2014 Lexus IS 250 Long-Term Update 2
Life on the Inside
Automotive interiors are a pet peeve of mine, because let's face it, even the biggest car geeks among us spend more time inside them looking out than we do outside looking in. Besides having to stare at it all the time, the interior is also the part of a car you interact with the most. It's important.
Let's take a look at the interior of the new IS. Goodness knows I'd rather look at the inside, which I like, than the outside, which I don't. Nothing about the IS update makes me happier than the fact that Lexus incorporated the LFA's dash, except maybe the improved handling. I dig the horizontal motif and the juxtaposition of straight lines and circles. Not only does it look good, but it doesn't look like it's trying to copy any other automaker, and it's functional to boot, with solid ergonomics on most of the controls.
Moving away from the dashboard and center console, the IS' interior walks a fine line between cozy and roomy. Each bucket seat (the center rear seat is emergency/child use only) feels like the center of its own private space within the car, but the interior doesn't feel claustrophobic. There's plenty of room to spread out between you and the other passengers. In the rear, my totally average 5-foot, 9-inch frame has an abundance of legroom and just enough surplus head and shoulder room for me to really get comfortable. Back up front in the driver's seat, the lower beltline of the car and thinner pillars make for excellent outward visibility in a world where car interiors are becoming bunkers. The only bunker-like aspect of the IS is how quiet it is.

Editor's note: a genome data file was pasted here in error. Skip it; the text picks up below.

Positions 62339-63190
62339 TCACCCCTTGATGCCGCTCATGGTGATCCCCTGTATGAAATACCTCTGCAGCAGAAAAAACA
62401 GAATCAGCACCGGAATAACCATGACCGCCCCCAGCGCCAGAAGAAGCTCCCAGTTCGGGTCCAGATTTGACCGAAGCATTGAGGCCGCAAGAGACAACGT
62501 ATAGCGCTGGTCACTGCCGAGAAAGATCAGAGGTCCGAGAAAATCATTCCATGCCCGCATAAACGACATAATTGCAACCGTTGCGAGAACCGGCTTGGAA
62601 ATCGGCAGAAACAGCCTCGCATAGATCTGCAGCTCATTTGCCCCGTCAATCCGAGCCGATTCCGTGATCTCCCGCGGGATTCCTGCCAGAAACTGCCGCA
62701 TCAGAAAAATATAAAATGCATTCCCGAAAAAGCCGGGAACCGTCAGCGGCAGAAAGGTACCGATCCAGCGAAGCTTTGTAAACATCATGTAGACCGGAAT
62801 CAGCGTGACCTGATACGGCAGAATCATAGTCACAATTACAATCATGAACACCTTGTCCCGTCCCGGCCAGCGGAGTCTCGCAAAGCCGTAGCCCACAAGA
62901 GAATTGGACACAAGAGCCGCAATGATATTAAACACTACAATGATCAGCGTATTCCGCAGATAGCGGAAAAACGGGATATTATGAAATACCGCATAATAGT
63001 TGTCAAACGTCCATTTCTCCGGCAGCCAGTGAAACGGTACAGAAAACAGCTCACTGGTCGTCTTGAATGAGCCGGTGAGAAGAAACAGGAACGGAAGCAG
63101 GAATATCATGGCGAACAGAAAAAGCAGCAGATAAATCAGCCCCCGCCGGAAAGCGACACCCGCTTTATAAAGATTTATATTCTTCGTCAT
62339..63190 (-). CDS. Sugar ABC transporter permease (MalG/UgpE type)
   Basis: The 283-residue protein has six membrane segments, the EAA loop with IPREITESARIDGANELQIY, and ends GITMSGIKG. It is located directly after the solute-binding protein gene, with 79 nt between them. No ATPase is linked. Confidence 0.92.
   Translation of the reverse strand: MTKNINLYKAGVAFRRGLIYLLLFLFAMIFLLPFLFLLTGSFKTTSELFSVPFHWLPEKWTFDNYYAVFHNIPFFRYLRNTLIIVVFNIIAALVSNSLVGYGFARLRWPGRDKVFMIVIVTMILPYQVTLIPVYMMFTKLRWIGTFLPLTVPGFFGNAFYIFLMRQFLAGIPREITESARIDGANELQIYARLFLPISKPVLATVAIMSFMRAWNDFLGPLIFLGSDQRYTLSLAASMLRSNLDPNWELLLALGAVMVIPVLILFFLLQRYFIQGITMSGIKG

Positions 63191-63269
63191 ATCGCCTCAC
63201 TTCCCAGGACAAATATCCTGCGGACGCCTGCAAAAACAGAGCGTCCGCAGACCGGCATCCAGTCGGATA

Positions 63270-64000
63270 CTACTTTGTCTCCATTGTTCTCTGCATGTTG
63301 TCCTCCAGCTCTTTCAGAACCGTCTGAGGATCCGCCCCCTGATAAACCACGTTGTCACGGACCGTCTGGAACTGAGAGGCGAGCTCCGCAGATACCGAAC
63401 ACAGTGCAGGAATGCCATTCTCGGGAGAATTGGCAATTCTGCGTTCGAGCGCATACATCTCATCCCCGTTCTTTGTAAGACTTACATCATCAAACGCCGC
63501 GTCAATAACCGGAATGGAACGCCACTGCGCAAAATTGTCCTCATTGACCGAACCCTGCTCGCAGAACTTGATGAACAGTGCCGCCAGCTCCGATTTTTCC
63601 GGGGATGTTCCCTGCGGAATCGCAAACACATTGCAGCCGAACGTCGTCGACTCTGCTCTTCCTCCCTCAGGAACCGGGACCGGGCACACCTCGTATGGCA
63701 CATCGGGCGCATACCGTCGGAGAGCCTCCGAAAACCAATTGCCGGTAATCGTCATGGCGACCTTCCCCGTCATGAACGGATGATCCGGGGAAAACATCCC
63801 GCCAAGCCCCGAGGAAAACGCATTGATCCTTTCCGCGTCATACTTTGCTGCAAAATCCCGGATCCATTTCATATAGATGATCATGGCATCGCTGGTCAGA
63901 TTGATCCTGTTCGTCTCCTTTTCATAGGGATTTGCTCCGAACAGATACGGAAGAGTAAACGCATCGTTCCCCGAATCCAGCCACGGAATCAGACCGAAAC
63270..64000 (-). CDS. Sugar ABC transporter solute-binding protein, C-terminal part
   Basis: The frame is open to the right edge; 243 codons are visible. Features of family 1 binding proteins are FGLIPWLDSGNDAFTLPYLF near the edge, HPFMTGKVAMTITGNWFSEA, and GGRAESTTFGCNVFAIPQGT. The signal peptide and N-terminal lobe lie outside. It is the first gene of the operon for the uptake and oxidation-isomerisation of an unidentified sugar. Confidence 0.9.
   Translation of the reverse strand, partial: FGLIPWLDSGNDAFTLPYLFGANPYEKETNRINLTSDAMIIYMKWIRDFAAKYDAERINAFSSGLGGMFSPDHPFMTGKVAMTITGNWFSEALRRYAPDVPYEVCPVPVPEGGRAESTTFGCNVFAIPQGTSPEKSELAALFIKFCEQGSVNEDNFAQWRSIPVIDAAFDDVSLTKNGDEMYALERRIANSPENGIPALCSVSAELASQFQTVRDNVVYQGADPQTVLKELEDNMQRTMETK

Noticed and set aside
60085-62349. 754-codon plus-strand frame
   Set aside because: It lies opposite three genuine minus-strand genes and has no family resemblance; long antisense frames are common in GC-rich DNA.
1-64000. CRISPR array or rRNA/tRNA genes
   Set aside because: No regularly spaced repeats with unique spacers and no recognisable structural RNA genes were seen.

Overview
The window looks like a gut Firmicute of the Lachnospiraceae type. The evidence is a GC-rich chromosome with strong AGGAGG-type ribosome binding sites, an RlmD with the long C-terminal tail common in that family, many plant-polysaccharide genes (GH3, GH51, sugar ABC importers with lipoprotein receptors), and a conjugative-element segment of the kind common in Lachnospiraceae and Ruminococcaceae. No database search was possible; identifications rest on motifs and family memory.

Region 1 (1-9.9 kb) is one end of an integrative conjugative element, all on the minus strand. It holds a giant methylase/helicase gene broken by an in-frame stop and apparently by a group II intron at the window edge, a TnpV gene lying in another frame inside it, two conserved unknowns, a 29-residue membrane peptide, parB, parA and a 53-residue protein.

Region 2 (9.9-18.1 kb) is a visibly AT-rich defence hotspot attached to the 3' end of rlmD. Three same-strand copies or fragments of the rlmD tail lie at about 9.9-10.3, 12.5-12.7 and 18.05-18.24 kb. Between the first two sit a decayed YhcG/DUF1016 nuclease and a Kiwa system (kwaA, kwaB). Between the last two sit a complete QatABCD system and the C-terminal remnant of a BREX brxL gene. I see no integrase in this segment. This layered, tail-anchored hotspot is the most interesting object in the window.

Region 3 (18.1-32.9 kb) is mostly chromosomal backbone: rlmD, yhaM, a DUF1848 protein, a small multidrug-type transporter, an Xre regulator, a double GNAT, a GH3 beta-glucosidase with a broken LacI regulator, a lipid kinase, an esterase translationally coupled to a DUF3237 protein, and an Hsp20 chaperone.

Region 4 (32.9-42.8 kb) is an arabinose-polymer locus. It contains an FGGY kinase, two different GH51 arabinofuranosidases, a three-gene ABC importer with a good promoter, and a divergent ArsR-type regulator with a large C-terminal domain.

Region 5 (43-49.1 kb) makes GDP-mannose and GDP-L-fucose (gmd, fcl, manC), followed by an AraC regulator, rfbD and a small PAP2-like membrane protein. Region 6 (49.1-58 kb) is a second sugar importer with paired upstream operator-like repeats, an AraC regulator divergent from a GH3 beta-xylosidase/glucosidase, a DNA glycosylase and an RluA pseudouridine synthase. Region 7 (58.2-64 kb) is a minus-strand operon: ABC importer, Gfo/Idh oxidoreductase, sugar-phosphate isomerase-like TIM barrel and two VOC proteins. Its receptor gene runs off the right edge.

There are a few drawbacks. The biggest revolves around storage space. The glove box is small and 75 percent of it is eaten up by the owner's manual and its storage rack. There's no bin or cubby on the dash or center console save the bin under the center armrest. I don't usually put a lot of stuff in those bins, but I like to take my cell phone out of my pocket and it's nice to have a place to put it. The door bins are also a little on the small side and there's no pass-through for long items like skis or that antique-looking curtain rod I just bought at the trendy boutique store.
Most irksome, though, is the placement of the front-seat cupholders. They're located near the rear of the center console, right by your elbow. The only way to access your beverage is to bend your arm at the elbow and reach as far back as your shoulder will allow, which should be just enough to put your hand on the drink.
My other big complaint is a matter of expectations. While the leather is top-notch, some of the plastic feels pretty cheap for a $40,000 car. The build quality is solid, but the design means a number of exposed panel gaps that simply wouldn't exist in earlier Lexus models. A number of elements on the dash and center console seem to butt up against one another, as if they were pasted onto an underlying frame one at a time rather than fitted together. Lastly, I think it's inexcusable for a $40,000 luxury sedan to not have standard seat memory settings. It's 2014. This isn't new or expensive technology. If I can get it on a compact Kia, it ought to be standard on your luxury car.
|Service life||3 mo/4278 mi|
|Average fuel economy||21.5 mpg|
|CO2 emissions||0.90 lb/mi|
|EPA City/Hwy/Comb Fuel Econ||21/30/24 mpg|
|Energy consumption||157 kW-hr/100mi|
|Maintenance cost||$0 (inspection)|